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Parshas Shekalim

"When you take a census of the B'nei Yisrael according to their numbers, every man shall give an atonement for his soul when counting them, so that there will not be a plague when counting them" (30:12)

The reason that we read Parshas Shekalim immediately before Purim, the commentaries explain, is to commemorate the half-Shekel that they would give then commencing on Rosh Chodesh Adar. The reason for this Mitzvah is to preempt the 10,000 kikar (1 kikar = 3000 Shekalim) that Haman offered Achashverosh for the Jewish people, and render useless any adverse effect that that offer may otherwise have had against Yisrael.

This can be understood in two ways: It may be that the communal participation outweighs the effort of one individual. Consequently, the sum of money collected by the whole of Yisrael negates Haman's donation.

Or perhaps it was the fact that a donation that is motivated by love is preferable to one that is based on hatred - as the Pasuk says in Mishlei (16:17) "A meal of vegetables where there is love, is preferable to a fattened ox where there is hatred".

The same idea is expressed in the Gemara in Megilah (16a) which relates how Haman himself told Mordechai (with reference to the fistful of flour that one takes from a Korban Minchah - that Mordechai had been learning immediately prior to Haman's downfall) 'Along came your fistful of flour and pushed away my 10,000 kikar of silver!'

Either way, the modest half-Shekel donated by every Jewish man rendered Haman's gigantic gift useless for all time.


Tosfos on the Gemara that we just quoted explains that the 10,000 kikar of Haman was equivalent to the sum total of the half-Shekalim which the six hundred thousand Jews who left Egypt donated. At first sight however, this equation seems flawed, since the sum total of six hundred thousand half-Shekalim is three hundred thousand Shekalim, which equals one hundred kikar (one hundredth of the amount that Haman offered Achashverosh).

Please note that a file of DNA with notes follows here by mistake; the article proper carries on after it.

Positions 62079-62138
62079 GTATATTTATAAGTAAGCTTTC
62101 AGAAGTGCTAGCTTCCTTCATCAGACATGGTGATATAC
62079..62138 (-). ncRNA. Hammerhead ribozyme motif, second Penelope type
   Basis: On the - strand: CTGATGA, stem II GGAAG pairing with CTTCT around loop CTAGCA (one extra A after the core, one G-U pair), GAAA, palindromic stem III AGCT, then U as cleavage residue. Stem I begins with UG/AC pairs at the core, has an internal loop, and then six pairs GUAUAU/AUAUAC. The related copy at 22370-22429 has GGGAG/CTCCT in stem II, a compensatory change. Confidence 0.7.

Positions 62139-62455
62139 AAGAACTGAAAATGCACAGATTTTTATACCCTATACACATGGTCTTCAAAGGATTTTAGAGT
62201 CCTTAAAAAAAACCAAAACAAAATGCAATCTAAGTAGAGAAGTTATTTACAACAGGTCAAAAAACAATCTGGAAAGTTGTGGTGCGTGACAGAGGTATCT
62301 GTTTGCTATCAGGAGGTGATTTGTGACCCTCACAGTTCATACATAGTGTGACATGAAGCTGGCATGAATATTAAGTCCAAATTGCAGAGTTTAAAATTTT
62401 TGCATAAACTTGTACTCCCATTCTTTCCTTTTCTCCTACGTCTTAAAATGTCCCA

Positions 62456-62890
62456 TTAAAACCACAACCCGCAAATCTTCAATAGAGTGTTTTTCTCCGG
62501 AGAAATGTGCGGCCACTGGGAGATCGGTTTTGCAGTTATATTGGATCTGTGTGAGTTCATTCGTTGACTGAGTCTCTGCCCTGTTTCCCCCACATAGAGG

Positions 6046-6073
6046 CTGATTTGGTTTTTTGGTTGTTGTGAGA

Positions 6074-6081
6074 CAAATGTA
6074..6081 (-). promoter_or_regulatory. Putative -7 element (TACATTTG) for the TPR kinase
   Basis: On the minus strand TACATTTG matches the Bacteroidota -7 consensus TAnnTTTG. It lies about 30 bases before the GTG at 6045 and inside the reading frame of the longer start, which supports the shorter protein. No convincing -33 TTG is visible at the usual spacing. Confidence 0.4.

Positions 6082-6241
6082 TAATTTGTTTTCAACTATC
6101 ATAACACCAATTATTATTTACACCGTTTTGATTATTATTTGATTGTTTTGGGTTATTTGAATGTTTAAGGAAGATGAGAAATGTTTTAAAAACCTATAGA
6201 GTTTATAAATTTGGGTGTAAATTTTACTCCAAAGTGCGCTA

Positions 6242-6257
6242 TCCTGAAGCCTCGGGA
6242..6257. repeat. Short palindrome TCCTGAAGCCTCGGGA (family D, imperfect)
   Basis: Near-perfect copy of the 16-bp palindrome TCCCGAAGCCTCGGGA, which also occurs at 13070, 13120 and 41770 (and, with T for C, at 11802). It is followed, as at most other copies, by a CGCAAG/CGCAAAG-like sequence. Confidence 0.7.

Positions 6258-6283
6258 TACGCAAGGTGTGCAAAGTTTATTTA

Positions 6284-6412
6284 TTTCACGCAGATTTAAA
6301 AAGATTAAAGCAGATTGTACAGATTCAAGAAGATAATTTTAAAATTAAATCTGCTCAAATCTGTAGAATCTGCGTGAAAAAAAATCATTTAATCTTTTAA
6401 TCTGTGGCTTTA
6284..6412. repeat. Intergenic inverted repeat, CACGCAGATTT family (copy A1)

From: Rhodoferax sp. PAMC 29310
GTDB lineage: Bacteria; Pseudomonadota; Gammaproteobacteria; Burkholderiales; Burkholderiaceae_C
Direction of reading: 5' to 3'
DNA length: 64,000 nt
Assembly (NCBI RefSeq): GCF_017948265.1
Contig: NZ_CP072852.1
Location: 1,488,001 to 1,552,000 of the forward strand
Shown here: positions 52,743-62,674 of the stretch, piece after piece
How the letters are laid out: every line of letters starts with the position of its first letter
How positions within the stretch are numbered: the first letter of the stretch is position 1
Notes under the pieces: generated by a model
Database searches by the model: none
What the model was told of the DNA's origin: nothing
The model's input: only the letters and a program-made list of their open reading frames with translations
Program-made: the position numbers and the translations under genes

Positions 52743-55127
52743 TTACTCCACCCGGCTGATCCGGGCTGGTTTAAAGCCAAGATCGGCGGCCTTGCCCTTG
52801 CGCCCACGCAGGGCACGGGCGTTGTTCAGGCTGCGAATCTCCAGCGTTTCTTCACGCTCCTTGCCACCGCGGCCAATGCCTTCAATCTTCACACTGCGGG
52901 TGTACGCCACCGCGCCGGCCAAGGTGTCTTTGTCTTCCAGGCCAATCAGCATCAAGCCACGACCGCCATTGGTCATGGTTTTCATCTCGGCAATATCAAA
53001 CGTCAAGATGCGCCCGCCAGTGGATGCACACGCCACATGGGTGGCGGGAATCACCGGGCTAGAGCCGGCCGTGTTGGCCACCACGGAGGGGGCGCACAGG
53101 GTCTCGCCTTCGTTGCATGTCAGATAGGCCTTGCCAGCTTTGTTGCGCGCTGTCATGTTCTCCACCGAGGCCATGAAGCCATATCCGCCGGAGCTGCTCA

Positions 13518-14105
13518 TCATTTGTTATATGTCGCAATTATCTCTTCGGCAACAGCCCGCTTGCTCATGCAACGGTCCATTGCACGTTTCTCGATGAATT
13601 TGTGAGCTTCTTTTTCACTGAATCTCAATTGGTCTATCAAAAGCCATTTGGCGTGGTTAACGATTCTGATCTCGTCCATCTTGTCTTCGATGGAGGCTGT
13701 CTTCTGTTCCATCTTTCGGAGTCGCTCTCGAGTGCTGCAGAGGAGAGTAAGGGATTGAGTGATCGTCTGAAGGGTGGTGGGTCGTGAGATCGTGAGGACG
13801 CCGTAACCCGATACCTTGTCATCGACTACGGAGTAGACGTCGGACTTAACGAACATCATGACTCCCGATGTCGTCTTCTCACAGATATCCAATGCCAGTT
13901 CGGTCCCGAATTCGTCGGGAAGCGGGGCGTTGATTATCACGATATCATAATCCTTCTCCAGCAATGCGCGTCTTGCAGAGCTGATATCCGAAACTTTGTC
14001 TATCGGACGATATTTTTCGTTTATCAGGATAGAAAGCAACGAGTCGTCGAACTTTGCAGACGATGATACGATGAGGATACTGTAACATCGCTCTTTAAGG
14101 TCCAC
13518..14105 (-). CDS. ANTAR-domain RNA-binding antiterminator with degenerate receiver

The commentaries offer a number of answers to this question (See for example, the Hagahos ha'Bach & the Hagahos ve'Tziyunim on the page).

Perhaps the most popular answer given by a number of commentaries is based on a word in Tosfos' final phrase 'And he (Haman) said that he would give their full redemption'. The important word is 'complete', which they explain as follows: The value of a man between the ages of twenty and sixty (the age-group which is obligated to pay the half-shekel), as laid out in the Parshah of Erchin, is fifty Shekalim. Considering that the Mishkan was coming to atone for the sin of the Golden Calf (Rashi), each person ought therefore to have given his full value - a hundred Shekel, in which the total figure would have amounted to 10,000 Shekalim (or one hundred Kikar).

And it is due to G-d's Midas ha'Rachamim that He took compassion on his people and accepted only a hundredth of each person's value (the equivalent fraction of the smallest tithe - the tenth that a Levi took from his Ma'aser to give to the Kohen).

That is why Tosfos informs us that Haman did not make do with a hundredth. He offered Achashverosh Yisrael's full redemption.